Part 1 of 2: Today, the album, tomorrow the bonus CD!
JUDAS PRIEST – Redeemer of Souls (2014 deluxe edition)
Whenever a classic metal band loses a key original member this late in the game, fans would be forgiven for being skeptical. When KK Downing quit in 2011, the shockwaves could be felt on every metal message board in the world. KK said, “There were at least 21 reasons why I decided to quit,” and you have to respect the man’s wishes. It was hard to be optimistic about the future of Judas Priest (if there was to be any), but the band responded by hiring young Richie Faulkner (ex-Lauren Harris) who proceeded to inject a fresh bolt of electricity.
Filling a role on stage is one thing, and Faulkner did that ably (as proven on the band’s live Epitaph blu-ray). He also brought his own sound to the table. Creating new music is much harder to do. Faulkner has a writing credit (with Rob Halford and Glenn Tipton) on every track of Judas Priest’s new album Redeemer of Souls, and the result is possibly Priest’s strongest since Painkiller in 1990. Those who felt indifferent to 2008’s double Nostradamus CD should find plenty to like here.
“Dragonaut” opens the album with a track almost reminiscent of Rob’s solo band Halford. For me the most important thing about this song is the classic sounding Priest guitar solos. It’s almost like they said, “Do you doubt us? Check out the new kid.” The solo break has a harmony section similar to “Freewheel Burning”, but both shredders (Tipton and Faulkner) have plenty of time to burn. “Dragonaut” is a good track, but compared with others on the album, it’s just one of many.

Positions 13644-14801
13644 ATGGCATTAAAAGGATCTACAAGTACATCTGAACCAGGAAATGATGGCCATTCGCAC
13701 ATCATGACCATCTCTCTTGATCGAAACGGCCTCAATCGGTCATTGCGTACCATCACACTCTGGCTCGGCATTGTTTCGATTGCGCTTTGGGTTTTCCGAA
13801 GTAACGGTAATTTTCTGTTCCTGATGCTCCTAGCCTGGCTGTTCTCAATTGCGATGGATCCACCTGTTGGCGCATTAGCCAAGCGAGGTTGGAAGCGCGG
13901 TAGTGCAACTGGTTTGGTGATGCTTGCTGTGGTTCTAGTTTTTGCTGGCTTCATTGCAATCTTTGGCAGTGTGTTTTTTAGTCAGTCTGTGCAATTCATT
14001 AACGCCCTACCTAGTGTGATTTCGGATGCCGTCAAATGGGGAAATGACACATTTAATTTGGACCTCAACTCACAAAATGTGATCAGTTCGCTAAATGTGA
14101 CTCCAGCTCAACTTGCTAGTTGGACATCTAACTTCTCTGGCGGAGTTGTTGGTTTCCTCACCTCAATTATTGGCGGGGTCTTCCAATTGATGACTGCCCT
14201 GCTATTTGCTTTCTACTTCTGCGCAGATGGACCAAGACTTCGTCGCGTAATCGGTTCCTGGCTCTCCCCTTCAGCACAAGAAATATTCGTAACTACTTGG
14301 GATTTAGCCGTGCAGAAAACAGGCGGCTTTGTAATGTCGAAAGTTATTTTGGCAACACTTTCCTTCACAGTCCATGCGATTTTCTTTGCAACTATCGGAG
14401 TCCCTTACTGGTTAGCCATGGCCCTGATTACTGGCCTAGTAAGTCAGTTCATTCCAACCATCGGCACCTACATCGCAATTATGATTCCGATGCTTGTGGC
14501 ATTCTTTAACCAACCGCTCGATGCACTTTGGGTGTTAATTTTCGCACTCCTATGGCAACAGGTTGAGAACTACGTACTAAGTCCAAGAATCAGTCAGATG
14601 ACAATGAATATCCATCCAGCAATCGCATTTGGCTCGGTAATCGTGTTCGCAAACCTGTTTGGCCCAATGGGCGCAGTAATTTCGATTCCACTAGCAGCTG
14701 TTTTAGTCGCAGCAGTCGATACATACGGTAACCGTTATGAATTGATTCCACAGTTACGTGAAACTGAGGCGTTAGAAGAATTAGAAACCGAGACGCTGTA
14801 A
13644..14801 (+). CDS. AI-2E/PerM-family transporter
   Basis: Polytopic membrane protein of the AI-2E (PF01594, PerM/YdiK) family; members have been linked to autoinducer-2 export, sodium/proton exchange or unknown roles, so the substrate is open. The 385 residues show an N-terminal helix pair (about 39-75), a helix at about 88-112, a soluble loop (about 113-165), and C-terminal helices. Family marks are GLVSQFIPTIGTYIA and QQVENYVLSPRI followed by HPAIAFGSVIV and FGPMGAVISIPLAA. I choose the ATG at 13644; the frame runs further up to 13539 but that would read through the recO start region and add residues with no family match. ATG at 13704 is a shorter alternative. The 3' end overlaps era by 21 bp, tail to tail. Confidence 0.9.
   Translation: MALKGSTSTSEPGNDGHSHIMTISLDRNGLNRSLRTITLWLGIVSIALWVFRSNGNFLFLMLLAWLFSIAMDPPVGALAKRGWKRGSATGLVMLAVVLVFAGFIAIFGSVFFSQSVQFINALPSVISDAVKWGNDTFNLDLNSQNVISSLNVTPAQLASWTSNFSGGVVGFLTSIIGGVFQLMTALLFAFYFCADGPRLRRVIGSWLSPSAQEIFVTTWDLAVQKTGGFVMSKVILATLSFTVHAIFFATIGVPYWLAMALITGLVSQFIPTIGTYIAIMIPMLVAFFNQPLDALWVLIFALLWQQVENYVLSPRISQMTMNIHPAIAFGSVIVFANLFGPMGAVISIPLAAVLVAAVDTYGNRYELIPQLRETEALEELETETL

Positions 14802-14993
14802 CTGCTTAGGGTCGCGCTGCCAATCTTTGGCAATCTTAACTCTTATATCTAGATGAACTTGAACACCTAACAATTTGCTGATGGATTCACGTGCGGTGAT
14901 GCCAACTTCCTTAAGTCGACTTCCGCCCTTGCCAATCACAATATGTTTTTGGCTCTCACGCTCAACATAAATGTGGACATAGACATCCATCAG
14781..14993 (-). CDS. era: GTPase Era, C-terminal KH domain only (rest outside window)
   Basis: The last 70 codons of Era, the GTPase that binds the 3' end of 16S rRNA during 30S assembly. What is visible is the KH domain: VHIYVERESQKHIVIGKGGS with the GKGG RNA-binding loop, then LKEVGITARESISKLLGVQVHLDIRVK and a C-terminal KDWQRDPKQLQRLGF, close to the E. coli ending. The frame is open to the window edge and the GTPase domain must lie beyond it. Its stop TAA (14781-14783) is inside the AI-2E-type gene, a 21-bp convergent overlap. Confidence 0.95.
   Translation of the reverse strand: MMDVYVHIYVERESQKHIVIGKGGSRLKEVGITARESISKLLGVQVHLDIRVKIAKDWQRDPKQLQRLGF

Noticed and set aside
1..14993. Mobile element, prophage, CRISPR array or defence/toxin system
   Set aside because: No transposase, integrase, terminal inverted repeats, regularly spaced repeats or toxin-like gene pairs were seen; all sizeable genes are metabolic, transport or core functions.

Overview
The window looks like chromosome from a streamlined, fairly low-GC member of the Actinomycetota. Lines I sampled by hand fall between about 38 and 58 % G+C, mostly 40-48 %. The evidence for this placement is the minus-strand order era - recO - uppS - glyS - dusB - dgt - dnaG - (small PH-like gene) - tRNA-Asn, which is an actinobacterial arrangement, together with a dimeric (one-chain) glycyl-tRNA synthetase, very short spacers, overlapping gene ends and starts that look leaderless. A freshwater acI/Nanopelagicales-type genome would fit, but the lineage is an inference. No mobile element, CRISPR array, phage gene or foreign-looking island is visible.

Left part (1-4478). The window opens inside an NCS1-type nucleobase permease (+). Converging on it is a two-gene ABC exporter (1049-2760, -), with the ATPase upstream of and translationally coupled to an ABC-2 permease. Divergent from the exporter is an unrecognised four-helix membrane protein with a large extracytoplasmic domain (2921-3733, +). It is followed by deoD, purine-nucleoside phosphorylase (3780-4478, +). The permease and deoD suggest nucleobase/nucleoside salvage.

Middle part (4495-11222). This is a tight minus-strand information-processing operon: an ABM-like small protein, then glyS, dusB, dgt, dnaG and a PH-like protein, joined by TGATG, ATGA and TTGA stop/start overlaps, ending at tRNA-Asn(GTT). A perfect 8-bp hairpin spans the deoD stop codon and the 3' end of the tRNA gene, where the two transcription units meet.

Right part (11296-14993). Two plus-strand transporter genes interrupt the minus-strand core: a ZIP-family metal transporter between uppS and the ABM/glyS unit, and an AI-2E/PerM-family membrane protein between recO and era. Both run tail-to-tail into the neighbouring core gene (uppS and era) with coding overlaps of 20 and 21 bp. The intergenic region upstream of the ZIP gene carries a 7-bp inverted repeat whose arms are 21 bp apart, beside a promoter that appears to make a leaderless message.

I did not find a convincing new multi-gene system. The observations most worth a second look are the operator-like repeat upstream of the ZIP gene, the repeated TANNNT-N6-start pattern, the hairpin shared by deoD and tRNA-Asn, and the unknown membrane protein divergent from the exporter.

The title track is not that dissimilar to Nostradamus, sounding pretty much as latter-day Priest are expected to sound. Perhaps that’s why it didn’t blow me away when it was first previewed a while ago. Now that it has had time to grow on me, I consider it a favourite. It has a chorus, a riff, and a beat you can bang your head to. What more do you want? More solos? OK, no problem. Sounds like Glenn has that under control!
If you missed the classic sound of Priest of old, then “Halls of Valhalla” may please you, as it sounds as if it could have been written for Painkiller (think “Hell Patrol”). Faulkner nails the classic Priest vibe, but it’s the riffs here that truly feel classic. Regardless of past experiments in sound and direction, there are certain guitar parts that simply sound Priest-ish, and Redeemer of Souls is loaded with them. Halford throws in a couple screams, while Scott Travis and Ian Hill create the patented Judas Priest back beat. “Halls of Valhalla” is the strongest song thus far.